Transport System in Higher Plants

 

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In today’s Biology class, We will be learning about Transport System in Higher Plants. We hope you enjoy the class!

 

 

In simple unicellular plants, materials are exchanged by a simple diffusion process between the plants and their aquatic environment. Hence there is no need for an elaborate transport system. However, in the higher plant such as ferns and the flowering plants. There is a need for an elaborate transport system for transporting water and mineral salts from the soil to the various parts of the plants and also transport manufacture food from the leaves to other parts where it is either used up or stored up. The transport system of a plant is made up of vascular bundles consisting of the xylem and the phloem tissues.

 

The xylem is responsible for conducting water with dissolved substances from the soil to other parts of the plant. The phloem tissue is responsible for the transportation of manufactured food from the leaves to other parts of the plant (translocation). In the roots and stems of dicotyledonous plants, a layer called cambium exists between the xylem and the phloem tissues. The vascular bundles, therefore, are found in the roots, stems and leaves of flowering plants.

plant Tissue systems biology classnotesng

 

 

PROCESSES WHICH AID TRANSPORTATION IN PLANTS

The four processes supporting transportation in plants are:

 

  • Translocation: The process by which manufactured food substances are transported through phloem tissue from the site of production to plant tissues where they are used or stored. It is usually from leaves to other plant parts.

Translocation

Transpiration: The removal of excess water from plants into the atmosphere in the form of water vapour. The loss of water can be through the stomata (in leaves) lenticels (in the stem) or cuticle of the leaf surface. The rate of transpiration is measured using the instrument potometer.

 

CONDITION AFFECTING THE RATE OF TRANSPIRATION

  • The Size of the Stomatal Pores: Flaccidity of the guard cells causes them to close preventing transpiration but when turgidity occurs, the cells open for transpiration to take place.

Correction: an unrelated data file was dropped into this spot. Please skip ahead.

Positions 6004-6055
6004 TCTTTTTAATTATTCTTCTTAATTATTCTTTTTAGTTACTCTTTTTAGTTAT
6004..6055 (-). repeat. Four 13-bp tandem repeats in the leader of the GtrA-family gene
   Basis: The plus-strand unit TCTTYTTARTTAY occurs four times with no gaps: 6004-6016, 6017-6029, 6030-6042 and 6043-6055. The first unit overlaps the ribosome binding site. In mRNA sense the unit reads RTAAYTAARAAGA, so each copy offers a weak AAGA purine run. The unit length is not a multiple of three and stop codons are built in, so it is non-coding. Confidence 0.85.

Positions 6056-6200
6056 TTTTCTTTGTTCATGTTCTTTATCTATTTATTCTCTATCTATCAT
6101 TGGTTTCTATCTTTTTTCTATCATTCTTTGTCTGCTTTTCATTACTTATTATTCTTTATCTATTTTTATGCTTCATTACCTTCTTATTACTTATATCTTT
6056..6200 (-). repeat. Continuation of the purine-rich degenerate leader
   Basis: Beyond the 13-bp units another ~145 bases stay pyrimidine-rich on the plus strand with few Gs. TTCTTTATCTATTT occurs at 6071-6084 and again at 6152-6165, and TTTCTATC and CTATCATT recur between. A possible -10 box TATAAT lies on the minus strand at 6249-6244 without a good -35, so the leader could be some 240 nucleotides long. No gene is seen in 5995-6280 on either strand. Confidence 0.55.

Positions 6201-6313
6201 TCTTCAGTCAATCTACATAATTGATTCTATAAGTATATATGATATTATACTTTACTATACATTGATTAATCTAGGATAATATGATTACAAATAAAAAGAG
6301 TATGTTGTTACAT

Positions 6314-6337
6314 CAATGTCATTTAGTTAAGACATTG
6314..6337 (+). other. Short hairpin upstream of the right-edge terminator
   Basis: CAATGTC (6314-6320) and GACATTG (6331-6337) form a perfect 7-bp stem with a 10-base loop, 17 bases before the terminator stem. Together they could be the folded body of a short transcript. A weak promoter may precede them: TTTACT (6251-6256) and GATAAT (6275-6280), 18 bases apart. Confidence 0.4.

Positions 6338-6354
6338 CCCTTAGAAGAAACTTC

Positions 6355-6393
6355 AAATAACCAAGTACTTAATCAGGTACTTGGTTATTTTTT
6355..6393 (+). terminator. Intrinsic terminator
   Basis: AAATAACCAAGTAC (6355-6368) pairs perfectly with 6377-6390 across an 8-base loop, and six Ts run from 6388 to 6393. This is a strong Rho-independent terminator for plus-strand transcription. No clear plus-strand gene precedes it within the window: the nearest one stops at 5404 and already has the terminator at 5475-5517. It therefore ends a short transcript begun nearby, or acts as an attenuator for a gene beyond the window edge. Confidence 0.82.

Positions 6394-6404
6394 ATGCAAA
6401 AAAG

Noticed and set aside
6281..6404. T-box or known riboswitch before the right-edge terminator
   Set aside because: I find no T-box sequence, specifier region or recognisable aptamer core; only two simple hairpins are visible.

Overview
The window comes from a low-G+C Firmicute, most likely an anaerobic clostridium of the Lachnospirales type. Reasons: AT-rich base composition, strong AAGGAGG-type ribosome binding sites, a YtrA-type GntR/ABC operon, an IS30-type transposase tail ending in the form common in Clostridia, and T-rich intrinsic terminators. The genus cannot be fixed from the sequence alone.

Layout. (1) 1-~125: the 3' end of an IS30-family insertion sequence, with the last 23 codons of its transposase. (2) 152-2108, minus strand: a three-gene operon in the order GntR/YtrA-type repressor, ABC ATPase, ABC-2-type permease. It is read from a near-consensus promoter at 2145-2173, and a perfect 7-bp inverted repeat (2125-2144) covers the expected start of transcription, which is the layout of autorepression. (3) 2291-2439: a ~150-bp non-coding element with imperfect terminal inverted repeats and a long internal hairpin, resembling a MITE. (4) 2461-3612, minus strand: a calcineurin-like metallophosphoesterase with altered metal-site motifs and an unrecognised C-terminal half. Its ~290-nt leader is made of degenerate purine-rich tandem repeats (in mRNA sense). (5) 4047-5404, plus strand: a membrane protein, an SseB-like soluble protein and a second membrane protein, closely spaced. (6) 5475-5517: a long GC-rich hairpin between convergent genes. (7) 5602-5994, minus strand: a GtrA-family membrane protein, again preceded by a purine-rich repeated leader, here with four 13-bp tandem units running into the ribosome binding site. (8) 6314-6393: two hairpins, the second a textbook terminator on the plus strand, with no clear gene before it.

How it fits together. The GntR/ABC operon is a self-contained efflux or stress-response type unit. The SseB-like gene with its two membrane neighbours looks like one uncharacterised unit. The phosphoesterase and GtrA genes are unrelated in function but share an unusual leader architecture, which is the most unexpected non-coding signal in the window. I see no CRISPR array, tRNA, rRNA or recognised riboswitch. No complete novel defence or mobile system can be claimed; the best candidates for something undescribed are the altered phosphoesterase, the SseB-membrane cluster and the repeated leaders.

• Humidity: The higher the humidity, the slower the rate of transpiration.
  • Temperature: Increase in temperature leads to an increase in transpiration.
  • Light: High light intensity causes a high photosynthetic rate which in turn leads to an increase in temperature thereby causing a high rate of transpiration.
  • Wind: The higher the speed of the wind, the higher the rate of transpiration.
  • Soil Water: A higher level of soil water leads to a higher rate of absorption which results in a higher rate of transpiration.

 

IMPORTANCE OF TRANSPIRATION TO PLANT

  1. It helps plants to absorb water and mineral salts from the soil.
  2. It facilitates the movement of soil water.
  3. Cooling the plant after water evaporation has taken place.
  4. Absorption of water and mineral salt by roots of plant water from the soil enters the plant through the root hairs by osmosis. This leads to increased turgor pressure of the vacuole of root cells. The water absorbed then gets into the xylem vessel
  5. Water transport in the xylem tissue: This is due to the following
  6. root pressure and suction pressure,
  7. Capillary action due to alteration between the water molecules and the walls of the xylem vessel,
  8. transpiration pulls.

 

GENERAL EVALUATION

  1. List the three main blood vessels in the human body
  2. State five differences between arteries and vein
  3. Draw and write a short note on the human heart
  4. Write a short note on transportation in plants
  5. List four processes that aid transportation in plants.

 

Reading Assignment

College Biology, Chapter 7, Page 159 – 169

 

WEEKEND ASSIGNMENT

SECTION A

  1. The rate of transpiration is measured using the instrument called A. photometer B potometer C. Secchi disc D. hygrometer.
  2. The process by which manufactured food substances are transported through phloem tissues from site of production to plant tissues where they are used is A. transpiration B. translocation C. active transport D. passive transport
  3. The following except one have closed circulatory system A. Snail B. earthworm  C. man  D.  lion
  4. The semilunar valve is present in A. arteries veins  C. capillaries  D. Bladder
  5. The human heartbeat is ….. beats per minute A. 60 66  C. 72  D. 80

 

SECTION B

  1. With a well-labelled diagram, describe the human heart.
  2. Explain (a) root pressure (b) suction pressure

 

 

 

We have come to the end of this class. We do hope you enjoyed the class?

Should you have any further question, feel free to ask in the comment section below and trust us to respond as soon as possible.

In our next class, we will be learning about the Respiratory System. We are very much eager to meet you there.

 

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